Please comment on this year’s budget process. 

The preliminary budget was passed with little meaningful debate, and the information that was eventually shared was incomplete and inconsistent. I believe the process revealed issues with transparency and communication, as well as the need for improvements in responsible stewardship of the taxpayers’ resources. I propose we begin by holding the Board of Education accountable to a more open and transparent budgeting process. 

After the BOE quietly approved a preliminary budget with a 5.27% general fund increase, there was significant outcry by both the general public and municipal leaders. In response to further scrutiny, the Board added cuts to staffing and programs in excess of $300K. Unfortunately, as later confirmed by the Superintendent, the board implemented those program cuts but chose not to reduce their associated budgeted expenses, and passed the final budget with the identical 5.27% increase! Thus, adding insult to injury.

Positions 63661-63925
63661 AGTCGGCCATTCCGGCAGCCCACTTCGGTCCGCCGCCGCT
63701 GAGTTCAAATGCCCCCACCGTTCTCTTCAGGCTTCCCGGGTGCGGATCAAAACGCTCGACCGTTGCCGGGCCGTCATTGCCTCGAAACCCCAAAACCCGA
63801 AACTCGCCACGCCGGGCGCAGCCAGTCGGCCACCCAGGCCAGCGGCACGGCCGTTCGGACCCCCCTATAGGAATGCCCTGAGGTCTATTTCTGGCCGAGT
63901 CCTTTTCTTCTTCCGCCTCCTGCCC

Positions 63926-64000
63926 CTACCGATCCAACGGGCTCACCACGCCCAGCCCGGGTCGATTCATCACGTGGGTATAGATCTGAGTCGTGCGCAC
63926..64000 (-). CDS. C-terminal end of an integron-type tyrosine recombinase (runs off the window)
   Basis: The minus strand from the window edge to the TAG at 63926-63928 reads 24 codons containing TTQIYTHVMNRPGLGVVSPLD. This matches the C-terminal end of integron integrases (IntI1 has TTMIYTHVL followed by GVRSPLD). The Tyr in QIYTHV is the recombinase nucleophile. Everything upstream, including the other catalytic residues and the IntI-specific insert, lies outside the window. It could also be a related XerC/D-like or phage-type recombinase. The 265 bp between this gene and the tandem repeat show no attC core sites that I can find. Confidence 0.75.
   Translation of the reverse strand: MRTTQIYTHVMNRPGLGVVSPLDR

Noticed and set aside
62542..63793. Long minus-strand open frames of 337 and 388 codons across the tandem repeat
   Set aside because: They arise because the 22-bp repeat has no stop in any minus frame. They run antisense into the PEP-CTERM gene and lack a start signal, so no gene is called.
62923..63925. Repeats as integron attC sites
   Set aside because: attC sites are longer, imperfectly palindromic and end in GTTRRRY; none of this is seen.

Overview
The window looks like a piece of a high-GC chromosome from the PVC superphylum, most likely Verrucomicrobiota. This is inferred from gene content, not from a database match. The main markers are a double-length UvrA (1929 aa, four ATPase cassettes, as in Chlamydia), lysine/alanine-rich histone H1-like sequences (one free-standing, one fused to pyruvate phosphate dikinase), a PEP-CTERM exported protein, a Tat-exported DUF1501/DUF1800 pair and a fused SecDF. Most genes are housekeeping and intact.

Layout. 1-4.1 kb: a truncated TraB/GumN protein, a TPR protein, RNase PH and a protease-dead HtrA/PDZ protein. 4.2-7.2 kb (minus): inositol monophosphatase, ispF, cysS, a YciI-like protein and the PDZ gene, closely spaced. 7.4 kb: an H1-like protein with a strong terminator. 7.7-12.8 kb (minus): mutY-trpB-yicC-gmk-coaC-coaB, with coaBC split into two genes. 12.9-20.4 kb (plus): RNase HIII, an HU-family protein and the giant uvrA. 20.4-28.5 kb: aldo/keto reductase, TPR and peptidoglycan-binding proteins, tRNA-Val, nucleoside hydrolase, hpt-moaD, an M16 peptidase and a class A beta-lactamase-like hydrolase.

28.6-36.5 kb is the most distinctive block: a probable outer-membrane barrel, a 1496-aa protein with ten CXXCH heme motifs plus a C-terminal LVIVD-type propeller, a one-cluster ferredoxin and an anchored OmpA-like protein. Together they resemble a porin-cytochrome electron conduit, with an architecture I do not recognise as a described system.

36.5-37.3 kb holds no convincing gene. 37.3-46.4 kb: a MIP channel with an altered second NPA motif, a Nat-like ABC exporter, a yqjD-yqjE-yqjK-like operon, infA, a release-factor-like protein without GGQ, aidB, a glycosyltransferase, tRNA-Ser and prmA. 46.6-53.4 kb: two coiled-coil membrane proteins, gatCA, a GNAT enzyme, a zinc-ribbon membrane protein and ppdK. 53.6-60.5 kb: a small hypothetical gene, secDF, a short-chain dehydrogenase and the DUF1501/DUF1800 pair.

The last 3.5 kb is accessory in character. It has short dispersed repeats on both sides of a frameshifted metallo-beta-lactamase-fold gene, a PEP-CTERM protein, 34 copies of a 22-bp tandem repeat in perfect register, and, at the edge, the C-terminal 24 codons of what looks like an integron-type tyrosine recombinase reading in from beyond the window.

Taxpayers still incurred the highest increase in over a decade while students lost valuable staff and programs. The situation is especially frustrating when taken in context with the fact that HVRSD received the largest state aid increase in Mercer County while experiencing the most significant declining enrollment.